Is Couture Week The Only True Fashion Week?

Is Couture Week The Only True Fashion Week?

Paris Fashion Week Haute Couture - FendiPhoto: Wenn

If you listen very carefully, you should be to hear a unanimous yawn.

The yawn is coming from fashion designers all over the world who are exhausted from trying to meet customer demands for off the-runway products. That is with the exception of Parisian couturiers who are saying, “to hell with that!”

But if this season’s Couture Week taught us nothing else, it’s that couturiers are hell bent on maintaining the integrity of exclusive luxury fashion. This Couture Week wasn’t an avant-garde spectacle of artistic expression, so much as it was a doubling down on the brand’s aesthetics in staunch opposition to the See Now-Buy Now wave sweeping over the rest of the industry.

 

kendall-jenner-haute-couture-instagramPhoto: Instagram
 

Let’s take a step back.

Technically, couture fashion was created to service those who had the money to pay for exclusively made garments. Another way for the Haves to separate themselves from the Have Nots, it can be argued that couture is the only remaining pure form of artistic fashion.

Hear me out. Couturiers are not at the mercy of mass consumers and their fickle buying habits. The market for their bespoke pieces is small, in comparison, but those customers spend much more money than the typical shopper, which is what keeps them afloat.

According to Women’s Wear Daily, the French fashion business provides some 500,000 jobs and generates 125 billion euros. That’s over $130 billion in revenues; 40 percent of them achieved at export, and numbers support the suggestion that there’s a robust international demand for French apparel and leather goods.  In short, Parisian designers are not on the struggle train, proving that their emphasis on clothing and craftsmanship, works for them.

 

Paris Fashion Week Fall/Winter 2015/2016 - Giambattista ValliPhoto: Wenn

A report conducted by the Fédération Française de la Couture du Prêt-à-Porter des Couturiers et des Créateurs de Mode (the governing body of Parisian fashion), concluded that Parisian designers collectively said “No” to See Now-Buy Now.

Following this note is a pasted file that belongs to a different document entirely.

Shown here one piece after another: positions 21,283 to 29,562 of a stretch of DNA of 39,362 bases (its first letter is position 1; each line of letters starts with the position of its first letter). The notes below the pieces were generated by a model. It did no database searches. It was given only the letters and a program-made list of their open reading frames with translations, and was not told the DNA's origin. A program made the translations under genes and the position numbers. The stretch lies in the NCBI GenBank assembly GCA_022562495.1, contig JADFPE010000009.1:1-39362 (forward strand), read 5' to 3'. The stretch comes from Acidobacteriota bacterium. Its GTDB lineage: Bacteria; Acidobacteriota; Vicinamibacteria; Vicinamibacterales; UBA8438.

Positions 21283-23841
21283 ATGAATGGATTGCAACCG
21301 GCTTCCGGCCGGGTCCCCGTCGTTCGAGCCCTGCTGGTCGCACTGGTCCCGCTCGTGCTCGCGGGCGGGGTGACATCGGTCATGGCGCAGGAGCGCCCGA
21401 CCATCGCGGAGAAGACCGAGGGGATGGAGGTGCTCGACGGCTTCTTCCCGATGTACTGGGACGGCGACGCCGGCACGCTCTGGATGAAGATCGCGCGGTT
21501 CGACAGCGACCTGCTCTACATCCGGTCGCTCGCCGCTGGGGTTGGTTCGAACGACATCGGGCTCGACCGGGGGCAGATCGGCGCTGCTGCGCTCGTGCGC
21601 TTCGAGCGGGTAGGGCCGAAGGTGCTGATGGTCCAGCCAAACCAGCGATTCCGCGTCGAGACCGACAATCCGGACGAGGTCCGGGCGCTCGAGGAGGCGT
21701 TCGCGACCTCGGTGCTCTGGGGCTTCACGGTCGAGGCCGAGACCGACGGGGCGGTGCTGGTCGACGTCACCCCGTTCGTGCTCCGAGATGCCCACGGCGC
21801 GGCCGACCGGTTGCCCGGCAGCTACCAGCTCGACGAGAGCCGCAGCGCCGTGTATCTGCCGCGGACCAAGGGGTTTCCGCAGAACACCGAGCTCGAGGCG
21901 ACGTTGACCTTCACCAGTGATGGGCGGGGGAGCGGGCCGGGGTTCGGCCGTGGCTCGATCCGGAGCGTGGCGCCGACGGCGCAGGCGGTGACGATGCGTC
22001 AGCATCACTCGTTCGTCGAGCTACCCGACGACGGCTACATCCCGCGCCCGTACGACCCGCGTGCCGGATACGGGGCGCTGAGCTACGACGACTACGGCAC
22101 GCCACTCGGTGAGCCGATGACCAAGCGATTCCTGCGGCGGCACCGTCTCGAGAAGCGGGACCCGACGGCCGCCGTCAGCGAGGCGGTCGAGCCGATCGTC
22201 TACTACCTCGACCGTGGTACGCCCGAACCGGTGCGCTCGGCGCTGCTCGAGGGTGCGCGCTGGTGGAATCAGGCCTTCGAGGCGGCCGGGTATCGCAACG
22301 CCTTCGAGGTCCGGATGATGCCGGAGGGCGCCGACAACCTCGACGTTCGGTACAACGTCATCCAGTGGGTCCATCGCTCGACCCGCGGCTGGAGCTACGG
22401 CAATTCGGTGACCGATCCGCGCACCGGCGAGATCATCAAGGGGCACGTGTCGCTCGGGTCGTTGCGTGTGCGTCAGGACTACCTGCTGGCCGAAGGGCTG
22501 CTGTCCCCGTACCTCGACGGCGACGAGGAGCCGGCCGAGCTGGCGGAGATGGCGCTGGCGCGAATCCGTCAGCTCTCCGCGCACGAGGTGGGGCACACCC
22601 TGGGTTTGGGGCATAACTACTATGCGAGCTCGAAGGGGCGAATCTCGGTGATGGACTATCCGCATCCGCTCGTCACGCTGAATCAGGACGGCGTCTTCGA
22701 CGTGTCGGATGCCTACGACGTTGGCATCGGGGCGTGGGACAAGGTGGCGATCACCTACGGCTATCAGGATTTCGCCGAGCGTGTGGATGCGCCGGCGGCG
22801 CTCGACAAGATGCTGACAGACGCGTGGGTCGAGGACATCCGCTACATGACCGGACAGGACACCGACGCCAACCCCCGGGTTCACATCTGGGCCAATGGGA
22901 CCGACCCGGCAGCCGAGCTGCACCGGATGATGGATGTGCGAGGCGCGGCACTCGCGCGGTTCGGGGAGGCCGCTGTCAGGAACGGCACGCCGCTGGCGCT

Not only does this keep an air of mystery and exclusivity to the collections, but also because this would be logistically impossible for some Parisian designers. “Behind a fashion show is an industry,” Federation President, Ralph Toledano told Women’s Wear Daily. “There is a supply chain. It takes several weeks to produce fabrics. It takes some weeks to sew and embellish the garments. The supply chain is something very precise and very organized. It’s not something you can ignore. It’s a reality.”

Global Fashion & Events Consultant and Director of Fashion Programing for PIER59 STUDIOS, Christina Neault agrees, “I think when you’re talking about higher end designers who have a longer lead time on fabrics, and the way things are made, and the price points, I don’t see those brands going see now, buy now,” she told StyleBlazer. “I don’t think it’s even possible.”

And then you hop across the pond where RTW Fashion Week has gotten downright confusing. What was once a trade show for designers to show their upcoming collections to editors, and buyers has become a free-for-all.

The formula for a successful Ready To Wear show these days is:
Invite A-list celebrities to sit front row
Dress said celebrities in your latest collection
Create huge buzz on social media to gain attention for the show
Let the people at home in on the action via live stream

 

Wenn Photo: Wenn
 

This all sounds like a good idea in theory.

The more people who see the show, the more clothes they’ll sell, right? Well that is until designers realized that these new consumers want to buy what they see on the runway when they see it. Mainstream audiences don’t care about or fully understand the importance of the lead time that goes from conception to production. They see a Kardashian/Jenner in it, and they want it ASAP.

This is a great opportunity for brands that have a reasonable introductory price point, and who can take measures to shorten their lead time.  Hence, aspirational brands like Rebecca Minkoff, and Donna Karen can take advantage of this new business model.

“I think See now-Buy Now works for a lot of designers, especially those aspirational designers,” Neault told StyleBlazer.

London-based designers like Burberry, Tom Ford, and Mulberry are also joining in the wave. But, we have to wonder if the lead time continues to shrink, won’t we start to see a decline in Ready To Wear designer’s ability to effectively create unique products?  When the bottom line becomes the main focus, doesn’t art suffer?  This doesn’t necessarily apply in the realm of couture, because their market is small, informed, and respectful of the process.

“Our clientele is educated and informed on how the system works,”  Toledano told Women’s Wear Daily.  Which means the couture shows have the option to produce a much simpler affair where the clothes are the focus. The Chanel Couture show this season, for example, featured an old school vibe. Every guest had a front row seat, and there was a much more intimate feel. The focus was on the clothing, the design, and the art. There were little to no gimmicks or tricks to draw lots of media coverage, because their customers are already paying attention. This is a huge contrast to Lagerfeld’s Ready To Wear shows (remember the whole grocery store thing and the feminist protest?).

So what does this all mean?  Fashion Week is going to be reeeeaaaallllllyyyy…interesting with a hodgepodge of different business models, locations, and consumers.

If history and the aforementioned facts have taught us nothing, it’s that in fashion, what Paris says, goes.

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